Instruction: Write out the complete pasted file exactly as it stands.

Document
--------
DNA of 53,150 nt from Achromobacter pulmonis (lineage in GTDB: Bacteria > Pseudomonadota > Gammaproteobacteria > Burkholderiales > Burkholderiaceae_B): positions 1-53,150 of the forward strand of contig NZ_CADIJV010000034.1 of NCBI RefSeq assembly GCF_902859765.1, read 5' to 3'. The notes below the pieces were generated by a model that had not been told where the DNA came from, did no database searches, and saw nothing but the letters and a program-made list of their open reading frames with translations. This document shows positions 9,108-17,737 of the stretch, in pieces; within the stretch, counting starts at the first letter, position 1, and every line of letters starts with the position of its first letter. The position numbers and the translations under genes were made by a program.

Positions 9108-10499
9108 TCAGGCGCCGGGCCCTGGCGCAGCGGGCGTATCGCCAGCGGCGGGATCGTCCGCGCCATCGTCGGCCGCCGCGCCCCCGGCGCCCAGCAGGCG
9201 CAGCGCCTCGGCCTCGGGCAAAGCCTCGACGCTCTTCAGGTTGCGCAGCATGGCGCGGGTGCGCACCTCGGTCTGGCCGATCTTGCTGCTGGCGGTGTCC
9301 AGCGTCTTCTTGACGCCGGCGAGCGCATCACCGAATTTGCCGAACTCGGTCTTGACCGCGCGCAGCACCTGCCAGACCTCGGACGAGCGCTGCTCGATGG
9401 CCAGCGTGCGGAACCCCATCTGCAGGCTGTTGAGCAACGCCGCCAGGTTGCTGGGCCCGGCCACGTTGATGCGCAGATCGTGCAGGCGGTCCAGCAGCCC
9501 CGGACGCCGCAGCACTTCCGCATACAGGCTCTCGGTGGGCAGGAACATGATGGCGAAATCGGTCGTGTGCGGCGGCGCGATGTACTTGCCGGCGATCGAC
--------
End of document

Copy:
DNA of 53,150 nt from Achromobacter pulmonis (lineage in GTDB: Bacteria > Pseudomonadota > Gammaproteobacteria > Burkholderiales > Burkholderiaceae_B): positions 1-53,150 of the forward strand of contig NZ_CADIJV010000034.1 of NCBI RefSeq assembly GCF_902859765.1, read 5' to 3'. The notes below the pieces were generated by a model that had not been told where the DNA came from, did no database searches, and saw nothing but the letters and a program-made list of their open reading frames with translations. This document shows positions 9,108-17,737 of the stretch, in pieces; within the stretch, counting starts at the first letter, position 1, and every line of letters starts with the position of its first letter. The position numbers and the translations under genes were made by a program.

Positions 9108-10499
9108 TCAGGCGCCGGGCCCTGGCGCAGCGGGCGTATCGCCAGCGGCGGGATCGTCCGCGCCATCGTCGGCCGCCGCGCCCCCGGCGCCCAGCAGGCG
9201 CAGCGCCTCGGCCTCGGGCAAAGCCTCGACGCTCTTCAGGTTGCGCAGCATGGCGCGGGTGCGCACCTCGGTCTGGCCGATCTTGCTGCTGGCGGTGTCC
9301 AGCGTCTTCTTGACGCCGGCGAGCGCATCACCGAATTTGCCGAACTCGGTCTTGACCGCGCGCAGCACCTGCCAGACCTCGGACGAGCGCTGCTCGATGG
9401 CCAGCGTGCGGAACCCCATCTGCAGGCTGTTGAGCAACGCCGCCAGGTTGCTGGGCCCGGCCACGTTGATGCGCAGATCGTGCAGGCGGTCCAGCAGCCC
9501 CGGACGCCGCAGCACTTCCGCATACAGGCTCTCGGTGGGCAGGAACATGATGGCGAAATCGGTCGTGTGCGGCGGCGCGATGTACTTGCCGGCGATCGAC